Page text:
Politico has a troubling story in which House Appropriations Committee Chairman David Obey “threw a bucket of cold water on the Obama administration’s foreign policy agenda Thursday, admitting serious doubt about success in Afghanistan and Pakistan ….”
The story continues:
The Wisconsin Democrat… made his remarks as Secretary of State Hillary Clinton appeared before his panel on the White House’s $83.4 billion request to fund continued military operations in Iraq and Afghanistan as well as beefed-up spending to forge a closer partnership with Pakistan along the Afghan border. “I frankly don’t know what I am going to do on your supplemental request because I’m very concerned that it is going to wind up with us being stuck in a problem that nobody knows how to get out of,” Obey said of the increased U.S. commitment to the Afghanistan-Pakistan region. After nearly eight years of war, largely in Iraq, he said he feared that the United States would find itself consumed by another eight years of conflict that would “devour” President Barack Obama’s ability to make progress elsewhere…. “We have got to look at reality,” he said. “I don’t want to see all of the other goals of this administration, both foreign and domestic, be devoured by this insoluble problem.” “I don’t question your goals, and I don’t question the rationale behind any of the decisions that underlie the policies that this administration intends to pursue,” Obey told Clinton . “What I question is if we in fact have the tools.”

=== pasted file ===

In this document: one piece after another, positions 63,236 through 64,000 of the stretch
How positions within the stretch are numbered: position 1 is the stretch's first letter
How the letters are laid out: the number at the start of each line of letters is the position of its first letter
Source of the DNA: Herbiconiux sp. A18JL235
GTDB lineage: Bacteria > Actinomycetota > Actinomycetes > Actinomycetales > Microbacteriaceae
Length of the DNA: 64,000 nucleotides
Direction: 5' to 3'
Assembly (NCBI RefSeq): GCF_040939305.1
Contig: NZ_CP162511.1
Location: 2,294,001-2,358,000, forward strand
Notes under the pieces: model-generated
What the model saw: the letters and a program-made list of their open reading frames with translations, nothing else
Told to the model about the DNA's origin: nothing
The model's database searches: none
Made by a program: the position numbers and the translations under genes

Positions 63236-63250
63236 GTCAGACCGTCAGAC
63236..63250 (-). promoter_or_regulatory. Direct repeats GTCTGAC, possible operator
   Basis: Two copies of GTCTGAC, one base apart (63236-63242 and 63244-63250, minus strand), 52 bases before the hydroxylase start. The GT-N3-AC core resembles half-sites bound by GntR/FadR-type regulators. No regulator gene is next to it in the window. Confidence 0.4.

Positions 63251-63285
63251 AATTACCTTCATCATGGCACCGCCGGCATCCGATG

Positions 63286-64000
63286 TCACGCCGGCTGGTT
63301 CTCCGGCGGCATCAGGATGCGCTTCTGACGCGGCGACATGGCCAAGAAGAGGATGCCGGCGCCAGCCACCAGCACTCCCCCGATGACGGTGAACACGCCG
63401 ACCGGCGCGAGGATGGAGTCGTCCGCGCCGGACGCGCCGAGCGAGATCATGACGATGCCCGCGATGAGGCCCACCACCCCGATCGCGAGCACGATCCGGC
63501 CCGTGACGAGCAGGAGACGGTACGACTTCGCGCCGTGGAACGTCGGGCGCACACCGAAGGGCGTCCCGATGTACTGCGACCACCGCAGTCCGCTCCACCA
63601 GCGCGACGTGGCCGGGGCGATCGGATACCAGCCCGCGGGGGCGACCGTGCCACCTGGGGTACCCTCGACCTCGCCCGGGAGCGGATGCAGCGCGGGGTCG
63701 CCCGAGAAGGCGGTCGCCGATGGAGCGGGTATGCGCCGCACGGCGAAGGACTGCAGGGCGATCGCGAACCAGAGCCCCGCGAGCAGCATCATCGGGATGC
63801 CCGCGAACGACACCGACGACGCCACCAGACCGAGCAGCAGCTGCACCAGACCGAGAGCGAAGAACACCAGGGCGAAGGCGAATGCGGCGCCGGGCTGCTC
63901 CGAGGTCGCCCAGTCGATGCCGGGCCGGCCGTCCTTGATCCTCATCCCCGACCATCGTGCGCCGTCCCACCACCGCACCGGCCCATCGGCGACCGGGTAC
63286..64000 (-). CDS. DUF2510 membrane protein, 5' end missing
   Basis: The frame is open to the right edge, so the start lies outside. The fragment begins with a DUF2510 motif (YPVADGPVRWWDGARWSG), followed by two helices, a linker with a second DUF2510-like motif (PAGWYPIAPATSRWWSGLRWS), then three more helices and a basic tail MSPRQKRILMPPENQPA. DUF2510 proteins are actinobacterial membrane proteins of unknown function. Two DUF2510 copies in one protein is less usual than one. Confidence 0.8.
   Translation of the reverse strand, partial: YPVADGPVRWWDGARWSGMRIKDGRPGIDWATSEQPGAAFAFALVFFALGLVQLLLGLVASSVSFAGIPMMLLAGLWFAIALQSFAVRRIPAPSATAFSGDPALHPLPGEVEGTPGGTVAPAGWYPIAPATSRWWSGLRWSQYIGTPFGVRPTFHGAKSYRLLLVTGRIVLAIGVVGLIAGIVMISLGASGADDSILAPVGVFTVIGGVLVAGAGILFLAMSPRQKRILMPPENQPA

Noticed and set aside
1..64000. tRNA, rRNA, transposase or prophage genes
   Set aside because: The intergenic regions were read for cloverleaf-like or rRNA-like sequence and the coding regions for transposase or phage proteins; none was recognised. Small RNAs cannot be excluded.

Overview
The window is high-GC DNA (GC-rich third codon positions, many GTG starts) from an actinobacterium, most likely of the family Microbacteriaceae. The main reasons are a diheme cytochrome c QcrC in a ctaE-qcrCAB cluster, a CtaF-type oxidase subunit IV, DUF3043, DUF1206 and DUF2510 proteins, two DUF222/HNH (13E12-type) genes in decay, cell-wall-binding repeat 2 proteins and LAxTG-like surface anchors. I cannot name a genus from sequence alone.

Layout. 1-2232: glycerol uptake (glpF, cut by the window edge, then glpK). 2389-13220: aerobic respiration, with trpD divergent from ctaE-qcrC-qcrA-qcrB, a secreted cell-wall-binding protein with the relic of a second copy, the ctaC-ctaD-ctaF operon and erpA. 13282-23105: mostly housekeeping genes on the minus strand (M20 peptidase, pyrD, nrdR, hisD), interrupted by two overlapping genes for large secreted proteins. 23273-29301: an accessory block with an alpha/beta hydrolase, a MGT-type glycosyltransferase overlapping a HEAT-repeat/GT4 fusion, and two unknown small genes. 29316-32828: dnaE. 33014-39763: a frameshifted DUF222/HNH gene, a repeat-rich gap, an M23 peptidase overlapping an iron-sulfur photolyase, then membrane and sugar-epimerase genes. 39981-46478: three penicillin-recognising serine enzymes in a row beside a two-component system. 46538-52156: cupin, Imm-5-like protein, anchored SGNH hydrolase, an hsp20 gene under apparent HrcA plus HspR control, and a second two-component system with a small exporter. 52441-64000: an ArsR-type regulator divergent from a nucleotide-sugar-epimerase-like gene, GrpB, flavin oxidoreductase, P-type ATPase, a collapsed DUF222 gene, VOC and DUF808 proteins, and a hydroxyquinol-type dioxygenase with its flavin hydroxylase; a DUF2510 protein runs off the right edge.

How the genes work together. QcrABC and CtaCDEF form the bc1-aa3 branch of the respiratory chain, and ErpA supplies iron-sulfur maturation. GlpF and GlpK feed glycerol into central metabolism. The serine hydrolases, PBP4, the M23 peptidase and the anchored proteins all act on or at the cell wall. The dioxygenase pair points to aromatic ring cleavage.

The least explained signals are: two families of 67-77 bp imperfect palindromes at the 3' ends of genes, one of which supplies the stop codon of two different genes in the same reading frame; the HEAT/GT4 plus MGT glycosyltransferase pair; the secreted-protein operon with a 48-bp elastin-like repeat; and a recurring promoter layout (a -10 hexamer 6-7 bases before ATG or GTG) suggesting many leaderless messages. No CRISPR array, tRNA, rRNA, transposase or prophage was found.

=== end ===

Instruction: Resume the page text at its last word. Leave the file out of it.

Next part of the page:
I have certainly had my differences with President Obama on a range of issues — but on Afghanistan, he has acted in a very impressive and far-sighted manner. As for Afghanistan being an “insoluble problem,” that is simply not the case. For more, and specifically for more on the tools that are available to us, see this excellent essay by Fred and Kim Kagan.
One cannot help but be struck by the irony: in the first months of his Administration, it is funding for Afghanistan, the “good war” (as Democrats called it), that is causing more resistance than funding for Iraq, the “bad war,” that was considered lost but has now been turned around. Iraq, belatedly and blessedly, is on the mend, if still fragile, and not fully healed and whole.
For Democrats to be turning on President Obama this early, on this issue, is not a good sign. We’ve of course been through a similar situation before, in Iraq, where the “we can’t win” coalition exerted enormous pressure on President Bush to concede defeat and leave. We’re nowhere near that point yet; Democrats will obviously not go after Obama with the same fury they went after Bush. But these are troubling developments — and Democrats are probably only going to increase the temperature on this matter, since progress in Afghanistan will take time. I hope that in this case, Republicans stand shoulder-to-shoulder with Obama and remind the public, and members of Obama’s own party, why this war can be won, and must be won. And one other thing: I hope that America’s 44th President has a spine as straight and strong as America’s 43rd President did. From time to time it comes in handy for a commander-in-chief.